Plotting just your data often helps you gain insight into how it has changed over time. But what if you want to know why it changed? Although correlation does not always imply causation, it is often useful to graph multiple things together, that might logically be related. For example, recessions
By using a format, you can change the tick values and create values that range from 100 to 50 to 100 to display the probable outcome of a sporting event.
Have you ever wanted to see examples of all of the output styles that SAS provides? You can run a program and look at the resulting file, styles.html. This post explains more about the styles that you will see including a discussion of attribute priority.
You can use PROC SGPLOT, BY variables, and a SG annotation data set together to put separate annotations into each BY group. However, you need two more steps to make it happen. This post shows all of the steps necessary to put different annotations into each graph when you have a BY variable.
It seems only a few months back I posted an article on creating Pie Charts using a GTL based macro. Well, looking back, that was almost 6 years ago!! Recently, a colleague here at SAS needed to create Pie Charts in his report along with other plots created using SGPLOT
A while back a user requested to create a 3D WaterFall chart as presented by E Castanon Alvarez et. al. in "3D waterfall plots: a better graphical representation of tumor response in oncology" Annals of Oncology, Volume 28, Issue 3, 1 March 2017, Pages 454–456. I posted a blog article titled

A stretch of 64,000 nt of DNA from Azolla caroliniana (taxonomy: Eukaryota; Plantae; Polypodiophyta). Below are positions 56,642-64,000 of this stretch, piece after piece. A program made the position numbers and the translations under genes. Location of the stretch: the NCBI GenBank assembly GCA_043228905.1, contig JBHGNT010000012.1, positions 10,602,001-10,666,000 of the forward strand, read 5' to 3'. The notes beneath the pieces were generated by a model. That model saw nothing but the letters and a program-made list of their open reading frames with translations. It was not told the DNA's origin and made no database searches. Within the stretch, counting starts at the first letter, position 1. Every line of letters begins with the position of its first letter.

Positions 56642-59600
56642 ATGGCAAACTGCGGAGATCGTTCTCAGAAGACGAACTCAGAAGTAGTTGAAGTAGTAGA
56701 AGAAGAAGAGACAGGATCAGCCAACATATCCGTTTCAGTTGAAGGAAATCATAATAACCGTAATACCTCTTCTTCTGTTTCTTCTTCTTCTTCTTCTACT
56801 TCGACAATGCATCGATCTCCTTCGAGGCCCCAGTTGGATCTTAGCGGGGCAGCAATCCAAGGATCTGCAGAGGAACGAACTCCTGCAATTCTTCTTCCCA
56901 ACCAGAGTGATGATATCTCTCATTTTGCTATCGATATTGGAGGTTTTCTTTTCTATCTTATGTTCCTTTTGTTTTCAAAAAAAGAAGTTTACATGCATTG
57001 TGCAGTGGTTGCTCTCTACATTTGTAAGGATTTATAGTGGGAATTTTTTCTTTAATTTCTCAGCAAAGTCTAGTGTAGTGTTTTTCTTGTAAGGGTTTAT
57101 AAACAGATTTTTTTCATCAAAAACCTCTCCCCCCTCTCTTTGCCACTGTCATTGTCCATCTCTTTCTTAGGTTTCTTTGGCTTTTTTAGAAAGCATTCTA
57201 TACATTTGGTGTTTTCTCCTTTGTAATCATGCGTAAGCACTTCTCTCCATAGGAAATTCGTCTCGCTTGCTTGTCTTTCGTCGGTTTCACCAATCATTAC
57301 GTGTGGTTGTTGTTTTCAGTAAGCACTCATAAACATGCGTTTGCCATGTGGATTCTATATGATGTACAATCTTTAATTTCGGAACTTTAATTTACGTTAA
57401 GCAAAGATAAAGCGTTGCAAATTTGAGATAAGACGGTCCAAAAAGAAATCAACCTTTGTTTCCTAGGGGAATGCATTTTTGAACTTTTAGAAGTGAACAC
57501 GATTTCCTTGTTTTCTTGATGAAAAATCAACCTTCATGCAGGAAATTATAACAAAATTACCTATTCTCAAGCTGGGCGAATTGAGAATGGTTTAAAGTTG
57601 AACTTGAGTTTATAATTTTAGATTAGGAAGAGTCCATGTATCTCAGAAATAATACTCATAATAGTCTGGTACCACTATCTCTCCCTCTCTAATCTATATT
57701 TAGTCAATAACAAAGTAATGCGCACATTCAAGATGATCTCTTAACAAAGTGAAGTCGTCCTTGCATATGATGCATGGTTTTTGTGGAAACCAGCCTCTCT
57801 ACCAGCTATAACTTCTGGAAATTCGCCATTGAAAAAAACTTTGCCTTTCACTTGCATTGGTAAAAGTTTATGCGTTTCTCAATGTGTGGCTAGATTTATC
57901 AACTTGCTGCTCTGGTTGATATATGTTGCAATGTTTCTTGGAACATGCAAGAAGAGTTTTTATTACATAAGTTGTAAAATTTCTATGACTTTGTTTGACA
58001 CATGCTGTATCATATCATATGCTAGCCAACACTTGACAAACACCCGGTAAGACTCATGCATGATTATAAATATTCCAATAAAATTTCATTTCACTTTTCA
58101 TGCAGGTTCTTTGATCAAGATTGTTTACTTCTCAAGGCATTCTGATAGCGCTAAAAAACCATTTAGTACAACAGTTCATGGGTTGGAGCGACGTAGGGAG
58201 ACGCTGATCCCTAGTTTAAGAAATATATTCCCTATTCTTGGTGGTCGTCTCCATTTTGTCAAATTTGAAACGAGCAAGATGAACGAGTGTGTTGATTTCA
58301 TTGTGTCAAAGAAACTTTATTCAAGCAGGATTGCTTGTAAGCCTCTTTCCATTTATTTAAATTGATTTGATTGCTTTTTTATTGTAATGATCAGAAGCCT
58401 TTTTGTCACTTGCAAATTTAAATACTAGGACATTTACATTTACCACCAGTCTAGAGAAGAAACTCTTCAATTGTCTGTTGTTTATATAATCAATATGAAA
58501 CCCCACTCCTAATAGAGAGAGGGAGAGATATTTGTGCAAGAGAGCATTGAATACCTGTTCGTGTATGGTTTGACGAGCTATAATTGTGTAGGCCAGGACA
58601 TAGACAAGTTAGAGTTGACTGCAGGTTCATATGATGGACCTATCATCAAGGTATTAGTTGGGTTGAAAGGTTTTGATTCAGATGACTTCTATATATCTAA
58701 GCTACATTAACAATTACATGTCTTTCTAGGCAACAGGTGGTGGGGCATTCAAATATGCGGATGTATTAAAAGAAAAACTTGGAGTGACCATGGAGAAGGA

There were 97 e-posters in The Quad demo room at SAS Global Forum this year. And the one that caught my eye was Ted Conway's "Periodic Table of Introductory SAS ODS Graphics Examples." Here's a picture of Ted fielding some questions from an interested user... He created a nice/fun graphic,
The REG statement fits linear regression models, displays the fit functions, and optionally displays the data values. You can fit a line or a polynomial curve. You can fit a single function or when you have a group variable, fit multiple functions.
PROC SGPLOT looks at the PROC statements, it looks at the data, and it writes a template that might depend on the data. If you want to understand how the graph is created, you need to look at the PROC SGPLOT code, the graph template and data objects that it constructs, and the final graph.
Usually, you use axis tables when there is a clear link between the rows of the axis table and the graph. I'll show how to use an axis table to create a table that is independent of the graph. This post also uses discrete attribute maps.
This post shows you how to run PROC SGPLOT, create smooth curves by using penalized B-splines, use ODS OUTPUT to create an output data set from PROC SGPLOT, and process it to display drop lines.
The POSITION= option in the TEXT statement provides you with a way to position text in a variety of locations relative to a point. You can use this option to fine tune label placement in a plot primarily created by using the SCATTER statement and the DATALABEL= option.
I hope everyone has noticed some new shortcuts in Graphically Speaking. As you scroll down and look to the right, there are shortcuts for Sanjay's getting started and clinical graphs posts and one for my advanced blogs. When Sanjay asked me to make an icon for my advanced blogs, at